Almost all Roth IRA investors have had it beaten into their heads that they cannot withdraw their investment earnings from a Roth until they reach the age of 59½ without paying a penalty. (You can always withdraw your contributions at any time.) But what if there were a way to get at your capital gains, dividends and interest earnings earlier than that?
If you’re one of those lucky few who want to retire early, what are you supposed to do? Are you just stuck watching the investments you could use to live on sit in an account until you get old enough? No! There’s a rule just for you. Rule 72(t) lets you get access to your Roth IRA money, all of it, without penalties.
But first let’s look at the easier ways to get early access to your Roth savings.
Your Contributions Are Always Yours to Withdraw
Most financial planners do not like advertising the fact that money that you invest in a Roth IRA is yours to do with as you like. If the need arises, you can withdraw the principal that you put into a Roth IRA penalty free. You are not allowed to touch any interest, dividends, or capital gains that have accrued without triggering an early withdrawal penalty from the IRS, but the amount that you contributed is free for you to withdraw.
The IRS considers the first amount of money you withdraw to be part of the principal that you invested. Let’s say you contributed $5,000 into a Roth IRA each year for five years and your account grew to be worth $30,000. If you then withdrew $10,000, the IRS would consider that entire $10,000 to be part of the principal that you invested. In this example, your account would end up with a balance of $15,000 that you contributed and your $5,000 in investment gains.
There Are Exceptions to the 10% Penalty
There are already several exceptions that can keep you from paying the 10% early withdrawal penalty. For example, the IRS allows you to withdraw both principal and interest from your Roth IRA for a first-time home purchase, qualified higher education expenses, if you are severely disabled, and several other specific scenarios that do not apply to most individuals. You can see the entire list of exemptions to the 10% penalty on the Internal Revenue Service’s website.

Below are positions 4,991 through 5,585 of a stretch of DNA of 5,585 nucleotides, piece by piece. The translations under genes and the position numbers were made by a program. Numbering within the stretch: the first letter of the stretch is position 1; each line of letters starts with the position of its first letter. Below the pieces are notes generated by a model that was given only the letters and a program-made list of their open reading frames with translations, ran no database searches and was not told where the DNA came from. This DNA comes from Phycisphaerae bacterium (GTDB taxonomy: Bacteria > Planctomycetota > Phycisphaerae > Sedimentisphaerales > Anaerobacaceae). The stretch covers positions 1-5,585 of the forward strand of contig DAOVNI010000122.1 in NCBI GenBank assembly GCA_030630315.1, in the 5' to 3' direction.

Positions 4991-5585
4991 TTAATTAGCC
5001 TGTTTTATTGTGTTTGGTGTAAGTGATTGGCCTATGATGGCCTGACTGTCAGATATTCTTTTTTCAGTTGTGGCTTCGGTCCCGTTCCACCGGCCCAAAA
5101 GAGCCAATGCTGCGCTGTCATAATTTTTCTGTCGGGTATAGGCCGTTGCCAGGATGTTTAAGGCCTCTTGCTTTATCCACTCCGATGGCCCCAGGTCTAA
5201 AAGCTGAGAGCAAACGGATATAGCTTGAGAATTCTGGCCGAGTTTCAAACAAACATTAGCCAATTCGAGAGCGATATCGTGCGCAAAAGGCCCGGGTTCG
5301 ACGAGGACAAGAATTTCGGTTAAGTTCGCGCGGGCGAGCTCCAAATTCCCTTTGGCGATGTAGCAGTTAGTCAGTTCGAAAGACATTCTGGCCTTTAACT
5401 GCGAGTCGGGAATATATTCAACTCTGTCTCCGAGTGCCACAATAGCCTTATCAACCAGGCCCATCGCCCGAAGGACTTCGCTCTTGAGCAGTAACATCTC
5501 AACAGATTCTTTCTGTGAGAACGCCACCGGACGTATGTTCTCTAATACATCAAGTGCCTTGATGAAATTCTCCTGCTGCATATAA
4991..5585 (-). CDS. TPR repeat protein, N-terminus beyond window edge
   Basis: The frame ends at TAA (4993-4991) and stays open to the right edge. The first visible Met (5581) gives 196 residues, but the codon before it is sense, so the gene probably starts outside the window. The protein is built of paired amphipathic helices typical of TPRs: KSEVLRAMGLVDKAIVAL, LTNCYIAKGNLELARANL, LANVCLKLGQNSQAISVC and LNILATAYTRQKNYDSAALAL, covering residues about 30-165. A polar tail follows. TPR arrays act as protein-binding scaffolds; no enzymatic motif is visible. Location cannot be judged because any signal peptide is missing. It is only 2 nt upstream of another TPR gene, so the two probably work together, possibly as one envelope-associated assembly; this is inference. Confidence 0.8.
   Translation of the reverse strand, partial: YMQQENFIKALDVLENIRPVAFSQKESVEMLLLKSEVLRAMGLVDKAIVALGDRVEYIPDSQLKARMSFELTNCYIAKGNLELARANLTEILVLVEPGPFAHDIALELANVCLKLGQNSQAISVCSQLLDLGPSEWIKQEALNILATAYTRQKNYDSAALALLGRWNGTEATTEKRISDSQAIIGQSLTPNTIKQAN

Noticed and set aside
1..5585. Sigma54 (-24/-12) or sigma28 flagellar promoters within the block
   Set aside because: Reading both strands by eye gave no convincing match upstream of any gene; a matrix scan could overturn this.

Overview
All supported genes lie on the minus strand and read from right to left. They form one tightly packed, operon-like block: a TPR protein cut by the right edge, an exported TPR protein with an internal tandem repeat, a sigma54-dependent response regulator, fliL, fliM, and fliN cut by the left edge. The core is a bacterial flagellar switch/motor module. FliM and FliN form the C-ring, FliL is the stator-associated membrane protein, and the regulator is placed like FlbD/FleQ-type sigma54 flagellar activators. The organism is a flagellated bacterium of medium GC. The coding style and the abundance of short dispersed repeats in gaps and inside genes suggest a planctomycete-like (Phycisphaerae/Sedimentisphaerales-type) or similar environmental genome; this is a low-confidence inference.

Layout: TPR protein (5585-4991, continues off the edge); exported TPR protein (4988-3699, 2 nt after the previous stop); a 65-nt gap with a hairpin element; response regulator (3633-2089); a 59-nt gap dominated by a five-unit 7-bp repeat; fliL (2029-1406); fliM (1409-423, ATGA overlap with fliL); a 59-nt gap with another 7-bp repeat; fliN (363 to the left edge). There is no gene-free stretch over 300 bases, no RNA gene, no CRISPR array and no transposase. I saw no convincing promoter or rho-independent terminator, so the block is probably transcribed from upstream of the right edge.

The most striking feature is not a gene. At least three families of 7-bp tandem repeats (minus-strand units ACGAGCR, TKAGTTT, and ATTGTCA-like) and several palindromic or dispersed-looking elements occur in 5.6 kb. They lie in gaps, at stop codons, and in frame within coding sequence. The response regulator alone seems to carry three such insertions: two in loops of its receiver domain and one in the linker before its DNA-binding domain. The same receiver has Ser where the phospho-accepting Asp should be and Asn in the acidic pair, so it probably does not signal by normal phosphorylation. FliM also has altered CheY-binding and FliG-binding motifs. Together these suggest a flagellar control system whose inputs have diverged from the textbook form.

Rule 72(t) Can Help Early Retirees
What if you want to take out more than your principal and don’t fit into any of the exceptions? If you want to retire and have access to your Roth IRA investment—including the principal, capital gains and interest—before you reach 59½, you can do so penalty free thanks to a specific IRS clause called Rule 72(t).
First, you have to jump through a few hoops. If you are withdrawing funds early based on Rule 72(t), you are required take distributions from your Roth IRA in a series of equal payments, either monthly or annually, over what the IRS considers your future life expectancy. The IRS will determine your life expectancy based on a table that it provides.
But Don’t Use it Lightly
Just be aware: Once you start taking the withdrawals from your Roth IRA, you cannot stop them from occurring, even if you no longer need the money. Rule 72(t) withdrawals are not something to be started or taken lightly.
Withdrawing the principal from your Roth IRA, while an option, should be a last resort. You are sacrificing a lot of future tax-free gains by not letting your investments grow. The best way to use a Roth IRA is to accumulate retirement funds to be drawn on late in life. It was not created as a savings account to dip into when the going gets tough. Unless it’s really tough, of course.